When I finally arrived at my home in San Juan, I had to get some of the electrical working ASAP which was simple for me. I went to vocational school for electrical. I found the wire that was the problem. I disconnected it from the breakers so I could use it a learning experience at a later moment for Euclides. I checked the invertor. Both batteries were gone. Next, I went on to my motorcycle which also had a dead battery. I had no way to start it without a battery. Next, I moved on to Nicole’s Moped. It also had a dead battery, but it does have a kickstart, so I was able to start it. Now, I had some form of transportation. I headed to the guesthouse to meet with Tyler and talk about our plans for the week. I also was able to grab some food at the grocery store on the way back to my home. At home, I stripped the beds of their dusty sheets and put-on clean ones. I was finally able to go to bed at 11:30 p.m. after starting my day at 3:15 a.m.
The next day, I headed to the guesthouse to meet Euclides to finalize our plans for the waterline and to buy the materials to repair it. While we did this, Euclides reminded me again that all of our truck batteries were dead. We started the charging process, but in the end, only 2 worked.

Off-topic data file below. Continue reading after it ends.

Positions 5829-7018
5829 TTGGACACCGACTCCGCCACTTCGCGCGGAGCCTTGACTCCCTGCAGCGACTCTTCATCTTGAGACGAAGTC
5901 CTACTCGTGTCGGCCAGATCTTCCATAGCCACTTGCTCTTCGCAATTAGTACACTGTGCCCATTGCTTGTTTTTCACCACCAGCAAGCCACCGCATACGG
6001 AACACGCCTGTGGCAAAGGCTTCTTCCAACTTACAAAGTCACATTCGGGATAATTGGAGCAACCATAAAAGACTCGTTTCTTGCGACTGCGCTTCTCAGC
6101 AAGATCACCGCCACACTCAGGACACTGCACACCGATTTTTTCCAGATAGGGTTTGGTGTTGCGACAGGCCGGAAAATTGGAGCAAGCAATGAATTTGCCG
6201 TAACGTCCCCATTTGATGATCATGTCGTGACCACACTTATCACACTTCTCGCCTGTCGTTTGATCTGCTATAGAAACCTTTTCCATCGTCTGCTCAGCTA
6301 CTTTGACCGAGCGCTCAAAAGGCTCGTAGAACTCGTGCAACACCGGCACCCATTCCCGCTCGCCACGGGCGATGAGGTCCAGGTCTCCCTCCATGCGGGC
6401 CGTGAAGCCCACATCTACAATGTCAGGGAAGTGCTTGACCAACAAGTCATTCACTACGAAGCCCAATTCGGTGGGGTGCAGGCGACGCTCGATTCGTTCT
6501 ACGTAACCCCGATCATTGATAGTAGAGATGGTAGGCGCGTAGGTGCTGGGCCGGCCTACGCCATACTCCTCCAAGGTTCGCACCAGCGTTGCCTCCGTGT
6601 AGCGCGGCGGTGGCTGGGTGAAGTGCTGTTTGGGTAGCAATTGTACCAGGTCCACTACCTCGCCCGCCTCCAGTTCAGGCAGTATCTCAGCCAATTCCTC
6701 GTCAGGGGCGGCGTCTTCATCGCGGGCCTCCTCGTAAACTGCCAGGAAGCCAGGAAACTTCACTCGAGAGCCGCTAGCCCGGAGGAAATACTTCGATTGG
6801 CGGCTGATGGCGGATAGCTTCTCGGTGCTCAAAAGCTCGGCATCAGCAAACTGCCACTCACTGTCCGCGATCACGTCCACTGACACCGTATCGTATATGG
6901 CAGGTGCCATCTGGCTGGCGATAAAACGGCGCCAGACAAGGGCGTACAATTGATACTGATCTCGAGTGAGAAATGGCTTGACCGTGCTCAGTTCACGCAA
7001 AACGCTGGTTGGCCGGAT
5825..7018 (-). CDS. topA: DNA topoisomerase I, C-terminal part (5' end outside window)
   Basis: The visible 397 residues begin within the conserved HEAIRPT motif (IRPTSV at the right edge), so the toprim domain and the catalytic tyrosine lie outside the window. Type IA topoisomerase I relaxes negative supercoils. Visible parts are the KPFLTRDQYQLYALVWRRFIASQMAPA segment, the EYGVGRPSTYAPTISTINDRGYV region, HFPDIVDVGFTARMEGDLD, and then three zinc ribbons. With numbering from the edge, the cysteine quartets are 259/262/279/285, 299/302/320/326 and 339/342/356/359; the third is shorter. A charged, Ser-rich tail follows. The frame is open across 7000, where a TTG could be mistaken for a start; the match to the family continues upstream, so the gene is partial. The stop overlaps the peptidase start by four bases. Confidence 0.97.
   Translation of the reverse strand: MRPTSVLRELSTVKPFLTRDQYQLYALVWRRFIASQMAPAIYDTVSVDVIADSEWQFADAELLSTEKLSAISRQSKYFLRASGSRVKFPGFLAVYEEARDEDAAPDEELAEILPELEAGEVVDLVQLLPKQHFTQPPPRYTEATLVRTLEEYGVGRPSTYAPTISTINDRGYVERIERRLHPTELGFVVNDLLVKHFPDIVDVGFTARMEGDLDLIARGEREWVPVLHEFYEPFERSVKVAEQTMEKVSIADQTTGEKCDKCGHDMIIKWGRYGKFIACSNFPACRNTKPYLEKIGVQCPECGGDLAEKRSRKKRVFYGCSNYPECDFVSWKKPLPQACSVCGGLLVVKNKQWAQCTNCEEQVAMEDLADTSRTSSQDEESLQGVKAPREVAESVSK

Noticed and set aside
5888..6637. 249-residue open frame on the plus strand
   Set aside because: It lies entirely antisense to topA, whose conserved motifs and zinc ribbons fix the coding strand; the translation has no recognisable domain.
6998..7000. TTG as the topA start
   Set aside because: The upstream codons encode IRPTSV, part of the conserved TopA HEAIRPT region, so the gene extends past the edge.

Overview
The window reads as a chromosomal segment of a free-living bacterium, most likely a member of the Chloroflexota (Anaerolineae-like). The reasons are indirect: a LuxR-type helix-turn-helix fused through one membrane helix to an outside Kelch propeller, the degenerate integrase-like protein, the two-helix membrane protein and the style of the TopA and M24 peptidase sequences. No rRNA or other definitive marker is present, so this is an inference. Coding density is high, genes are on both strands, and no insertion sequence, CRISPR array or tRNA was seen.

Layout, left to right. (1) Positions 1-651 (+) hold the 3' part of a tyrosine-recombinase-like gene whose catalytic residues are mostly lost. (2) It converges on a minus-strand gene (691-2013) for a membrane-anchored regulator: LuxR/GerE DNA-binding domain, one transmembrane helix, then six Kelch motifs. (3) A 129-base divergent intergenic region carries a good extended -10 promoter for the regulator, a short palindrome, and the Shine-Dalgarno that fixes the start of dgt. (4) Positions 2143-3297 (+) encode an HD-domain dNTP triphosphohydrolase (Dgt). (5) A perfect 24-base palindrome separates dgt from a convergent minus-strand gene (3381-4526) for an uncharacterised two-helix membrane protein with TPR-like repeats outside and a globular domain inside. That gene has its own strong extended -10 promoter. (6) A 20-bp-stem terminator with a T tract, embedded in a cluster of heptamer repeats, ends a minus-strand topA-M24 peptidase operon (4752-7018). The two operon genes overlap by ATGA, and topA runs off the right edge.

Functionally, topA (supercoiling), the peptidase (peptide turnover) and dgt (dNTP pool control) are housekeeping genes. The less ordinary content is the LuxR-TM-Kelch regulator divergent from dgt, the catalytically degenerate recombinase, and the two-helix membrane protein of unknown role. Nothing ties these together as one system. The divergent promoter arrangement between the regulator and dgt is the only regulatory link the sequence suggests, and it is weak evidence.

We needed to replace the main water line that comes from the basketball court at the guesthouse all the way over to the cistern by the clinic gate. To repair it, we brought all of the piping above the ground where we could, except at the side gate where guests need to be able to go in and out. There, we poured a concrete column 29 feet long that houses a conduit. Inside of the conduit, we placed the PVC water line. Future repairs, if needed, should be much easier. It took us 4.5 days to dig the 29 feet for the column/conduit area. There were 4 to 5 of us working on average and there were many tree roots. At one point, we hit an area of solid roots that were 4 feet long and the whole width and height of the ditch. This section alone took us 2.5 days to dig out. We finally finished the water line project after 5 working days. On my final workday, Euclides and I cleaned up everything, organized the shop, and worked on the electrical problem at my house. We inspected the wire that I knew was bad. We looked on the roof and outside, checking the whole wire, but we could not find any problem with the wire. We then checked the outlet and box at the end of the wire but did not see any marks or sparks from a problem. The last thing was to check the outlet itself. When Euclides removed the outlet, he pulled out the skeleton of a dead lizard and said, “I think I found the problem.” We believe the lizard went into the box to hide or look for food but did not survive the electrocution. He most likely touched the two sides of the outlet where the wires connect. The electrocution melted one of the wires and this wire was touching the metal box. Therefore, the breaker would not reset. We taped the wire and solved the problem. Euclides and I said our goodbyes and I began to prepare the house for my departure in the morning. I finished late and woke up early.